This article introduces an introductory course on high-level synthesis (HLS) that is suitable for undergraduate students and software or hardware designers with minimum logic design knowledge. The course covers the design of all traditional circuits explained in an HDL-based logic system design course. Currently the course has two parts that contain 17 hours on-demand videos and more than 300 downloadable resources including quizzes, exercises solutions and their source and testbench codes in HLS. For accessing the course series please refer here.

High-level synthesis (HLS) is becoming a must-have skill for FPGA-based embedded system designers. Several industrial and academic tools are available that synthesise an algorithm described in a high-level language such as C/C++. This shows that HLS tools can convert a C code into the corresponding logic design. However, there is no systematic design methodology to describe a logic circuit in HLS. Whereas HDL languages such as VHDL and Verilog have been accepted as the industrial standard for describing logic systems, the HLS is not used widely by the industry as the description language for logic systems. There are several reasons for that
1- The hardware resulted from HLS is not efficient
2- There is not any systematic methodology that describes all types of logic systems.

3- There is no undergraduate course that specifically explains the logic design in HLS.

4- Low-level hardware debugging in HLS is not possible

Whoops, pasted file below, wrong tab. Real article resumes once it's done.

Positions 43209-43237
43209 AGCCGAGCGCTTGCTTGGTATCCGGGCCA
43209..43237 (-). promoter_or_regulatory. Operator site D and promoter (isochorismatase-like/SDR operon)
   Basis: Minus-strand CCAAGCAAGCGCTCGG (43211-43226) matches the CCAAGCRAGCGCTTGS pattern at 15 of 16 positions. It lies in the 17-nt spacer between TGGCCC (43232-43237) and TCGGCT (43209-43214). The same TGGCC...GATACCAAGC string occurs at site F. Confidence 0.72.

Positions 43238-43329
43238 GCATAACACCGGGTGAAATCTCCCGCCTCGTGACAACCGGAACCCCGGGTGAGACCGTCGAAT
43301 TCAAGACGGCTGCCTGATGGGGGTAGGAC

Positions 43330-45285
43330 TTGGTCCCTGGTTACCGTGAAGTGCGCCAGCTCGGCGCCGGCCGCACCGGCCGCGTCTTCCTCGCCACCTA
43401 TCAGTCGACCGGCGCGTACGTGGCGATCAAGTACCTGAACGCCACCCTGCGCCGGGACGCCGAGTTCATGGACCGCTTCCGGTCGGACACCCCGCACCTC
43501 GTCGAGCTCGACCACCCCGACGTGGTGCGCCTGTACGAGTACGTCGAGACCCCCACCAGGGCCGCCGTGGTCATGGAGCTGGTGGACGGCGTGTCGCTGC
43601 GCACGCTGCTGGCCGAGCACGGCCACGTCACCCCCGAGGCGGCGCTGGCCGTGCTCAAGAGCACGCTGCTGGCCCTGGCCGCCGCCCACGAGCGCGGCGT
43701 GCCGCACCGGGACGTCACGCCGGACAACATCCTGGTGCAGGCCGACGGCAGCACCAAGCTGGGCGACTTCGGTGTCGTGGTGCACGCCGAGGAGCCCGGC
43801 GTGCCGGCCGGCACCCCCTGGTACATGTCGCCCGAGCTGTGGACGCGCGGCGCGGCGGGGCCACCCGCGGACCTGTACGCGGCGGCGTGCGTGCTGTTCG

I have designed a series of courses on logic design in HLS that addresses these reasons. The main target students of these courses are undergraduate students who know the very fundamental concepts in logic circuits.

The first aforementioned reason is just a myth, as the current HLS tools can synthesis C codes into hardware that can perform meaningful tasks in each clock cycle. Therefore, the resulted hardware can be as fast as the counterpart descriptions in HDLs. In these courses, I have shown how to implement high-performance logic circuits in HLS, such that the final hardware can utilise every clock cycle and provide maximum throughput.

These courses also propose systematic design techniques for all classical logic circuits including, combinatorial circuits, sequential circuits and state machines. They propose two main design methodologies: single-cycle and multi-cycle.

The combinational part of the logic circuit in the single-cycle design methodology takes only one clock cycle to finish. This means the circuit is ready to accept inputs and generate outputs in every clock cycle.

However, some circuits may take more than one clock cycle to finish. In this case, the HLS generates multi-cycle hardware. This type of circuits may not consume input data or generate output data in each clock cycle.

The course explains how function pipelining can be used to improve the multi-cycle design performance and throughout. If the initiation interval of the pipelined function is one, then the corresponding circuit can receive input data or generate output data in each clock cycle. The behaviour of a pipelined multi-cycle design with an initiation interval of 1 is very similar to a single-cycle design. Therefore, the course gives a unique name to these two design approaches: Single-Cycle Initiation Interval or SCII (pronounce ski) design approach.

These courses also propose how to use handshaking mechanisms and data streaming to implement efficient multi-cycle designs.

The course is designed for undergraduate students with very basic logic design knowledge. It contains several quizzes, exercises, and projects to evaluate their understandings and master the proposed techniques.

Three different debugging mechanisms are explained to evaluate the designs, including C-simulation, RTL/C co-simulation, and runtime waveform monitoring using ILA IP. These debugging approaches guide designers to evaluate the functionality, cycle accuracy, and timing of the circuit under design.

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